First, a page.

Nursing care plan primary nursing diagnosis: Fluid volume deficit related to fluid loss, inadequate fluid intake, or fluid shifts to the extravascular space.
Nursing care plan intervention and treatment plan
The goal is to decrease the total body sodium and replace the fluid loss. Encourage liquids; if the patient cannot tolerate fluids, an intravenous (IV) hypotonic electrolyte solution (0.2% or 0.45% sodium chloride) or salt-free solution is usually ordered. Sometimes these two types of solutions are alternated to prevent hyponatremia. If 5% dextrose in water is ordered, monitor the urine output because this solution encourages diuresis, which can aggravate the hypernatremic condition. Maintain intake and output records and weigh the patient each day to monitor the fluid volume status.
Monitor the patient’s serum sodium levels daily as well to determine the effectiveness of IV fluids. Administer the water replacement slowly as prescribed to reduce the serum sodium levels not more than 2 mEq/L per hour. If hypernatremia is corrected too quickly, the ECF shifts into the cells, resulting in cerebral edema and neurological problems. Monitor the patient for signs and symptoms of cerebral edema: headache, lethargy, nausea, vomiting, widening pulse pressure, and decreased pulse rate. Sometimes, diuretic therapy is indicated to increase sodium excretion, along with a decrease of oral sodium intake in the diet. No pharmacologic management is usually required other than IV therapy. Independent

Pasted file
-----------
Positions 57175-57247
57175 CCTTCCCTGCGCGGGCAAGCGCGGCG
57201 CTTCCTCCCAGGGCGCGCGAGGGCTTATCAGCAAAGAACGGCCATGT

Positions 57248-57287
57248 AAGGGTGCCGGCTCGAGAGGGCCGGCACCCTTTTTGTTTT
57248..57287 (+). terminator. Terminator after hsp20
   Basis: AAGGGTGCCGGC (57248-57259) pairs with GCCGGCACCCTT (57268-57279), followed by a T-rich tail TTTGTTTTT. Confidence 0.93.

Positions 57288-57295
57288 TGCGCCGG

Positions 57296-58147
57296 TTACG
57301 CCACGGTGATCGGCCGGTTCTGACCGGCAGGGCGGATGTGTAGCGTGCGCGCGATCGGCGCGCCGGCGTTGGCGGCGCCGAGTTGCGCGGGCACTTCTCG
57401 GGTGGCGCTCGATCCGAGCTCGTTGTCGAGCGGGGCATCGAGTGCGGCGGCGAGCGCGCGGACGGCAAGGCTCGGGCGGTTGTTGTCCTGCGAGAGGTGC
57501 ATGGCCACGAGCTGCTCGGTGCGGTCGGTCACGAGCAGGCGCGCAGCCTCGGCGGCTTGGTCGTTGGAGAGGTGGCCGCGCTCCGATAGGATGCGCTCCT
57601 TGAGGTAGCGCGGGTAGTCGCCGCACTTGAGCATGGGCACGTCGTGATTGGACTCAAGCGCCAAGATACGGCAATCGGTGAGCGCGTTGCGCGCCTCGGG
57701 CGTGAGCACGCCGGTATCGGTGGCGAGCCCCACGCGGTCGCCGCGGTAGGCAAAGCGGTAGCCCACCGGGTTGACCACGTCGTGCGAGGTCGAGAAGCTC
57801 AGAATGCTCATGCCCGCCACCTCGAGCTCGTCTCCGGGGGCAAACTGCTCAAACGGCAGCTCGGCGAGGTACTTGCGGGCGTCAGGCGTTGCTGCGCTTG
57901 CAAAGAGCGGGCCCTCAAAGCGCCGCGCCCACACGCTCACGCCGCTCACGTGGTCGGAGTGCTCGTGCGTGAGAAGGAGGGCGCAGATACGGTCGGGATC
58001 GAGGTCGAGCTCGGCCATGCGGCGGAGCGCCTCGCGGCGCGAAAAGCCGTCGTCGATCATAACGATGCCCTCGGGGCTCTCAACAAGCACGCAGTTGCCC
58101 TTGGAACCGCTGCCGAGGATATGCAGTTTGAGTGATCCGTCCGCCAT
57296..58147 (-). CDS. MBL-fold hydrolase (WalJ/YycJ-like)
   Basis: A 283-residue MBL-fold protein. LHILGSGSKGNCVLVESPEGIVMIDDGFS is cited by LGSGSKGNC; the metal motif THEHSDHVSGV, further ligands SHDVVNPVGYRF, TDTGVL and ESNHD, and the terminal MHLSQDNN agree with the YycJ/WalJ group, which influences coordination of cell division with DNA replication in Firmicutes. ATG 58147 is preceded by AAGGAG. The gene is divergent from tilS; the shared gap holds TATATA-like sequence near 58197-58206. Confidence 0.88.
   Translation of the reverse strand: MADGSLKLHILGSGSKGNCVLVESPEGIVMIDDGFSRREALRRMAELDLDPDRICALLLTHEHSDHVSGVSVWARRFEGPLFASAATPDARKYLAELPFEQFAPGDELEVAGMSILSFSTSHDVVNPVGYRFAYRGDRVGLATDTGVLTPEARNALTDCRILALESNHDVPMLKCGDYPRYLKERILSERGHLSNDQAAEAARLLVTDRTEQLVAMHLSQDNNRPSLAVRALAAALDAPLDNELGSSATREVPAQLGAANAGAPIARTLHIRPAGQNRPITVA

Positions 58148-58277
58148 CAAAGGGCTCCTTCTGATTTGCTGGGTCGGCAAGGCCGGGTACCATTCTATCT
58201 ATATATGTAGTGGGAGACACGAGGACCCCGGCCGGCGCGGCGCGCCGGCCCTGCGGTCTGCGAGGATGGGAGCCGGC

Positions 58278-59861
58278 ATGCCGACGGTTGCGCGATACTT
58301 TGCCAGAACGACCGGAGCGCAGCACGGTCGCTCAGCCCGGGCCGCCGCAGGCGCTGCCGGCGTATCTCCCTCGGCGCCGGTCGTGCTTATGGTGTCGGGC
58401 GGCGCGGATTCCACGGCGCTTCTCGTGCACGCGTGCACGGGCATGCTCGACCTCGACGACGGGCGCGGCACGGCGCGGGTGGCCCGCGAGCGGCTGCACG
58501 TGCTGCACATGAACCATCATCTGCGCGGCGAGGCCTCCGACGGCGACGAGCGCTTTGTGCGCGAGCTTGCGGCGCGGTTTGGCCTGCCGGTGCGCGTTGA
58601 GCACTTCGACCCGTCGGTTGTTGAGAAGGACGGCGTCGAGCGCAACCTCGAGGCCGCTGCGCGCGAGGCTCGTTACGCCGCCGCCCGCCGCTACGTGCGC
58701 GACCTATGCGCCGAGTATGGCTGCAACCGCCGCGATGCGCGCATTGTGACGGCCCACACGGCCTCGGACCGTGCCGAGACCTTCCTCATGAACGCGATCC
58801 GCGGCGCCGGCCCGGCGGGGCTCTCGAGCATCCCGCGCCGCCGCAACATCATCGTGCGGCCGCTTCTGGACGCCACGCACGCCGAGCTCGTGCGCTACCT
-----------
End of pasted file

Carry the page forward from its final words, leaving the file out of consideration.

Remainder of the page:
Offer fluids and water frequently to patients with hypernatremia. Avoid caffeinated fluids and alcohol because they can increase the serum sodium level by causing water diuresis. Notify the physician of any changes in mental status, such as agitation, confusion, and disorientation. If the patient is at risk for seizures, initiate seizure precautions.
Give oral care every 2 hours; avoid using lemon glycerin swabs and alcoholic mouthwashes because they have a drying effect and can cause discomfort. Monitor the condition of the skin, and assist with position changes frequently. Determine the patient’s ability to ambulate safely. If the patient is confused and disoriented, maintain the bed in the lowest position and maintain safety measures.
Nursing care plan discharge and home health care guidelines
Teach the patient and his or her caregivers the importance of an adequate fluid intake and normal sodium intake. Discuss the foods that are appropriate for a low-sodium diet, if indicated. Advise the patient or significant others to avoid over-the-counter medications that are high in sodium. Teach the patient about the early signs of hypernatremia: polyuria, nausea, vomiting, and orthostatic hypotension. Explain that as hypernatremia becomes severe, the patient or family will note changes in the patient’s mental status. Encourage the patient or significant others to notify the primary healthcare provider if any of these signs and symptoms occur.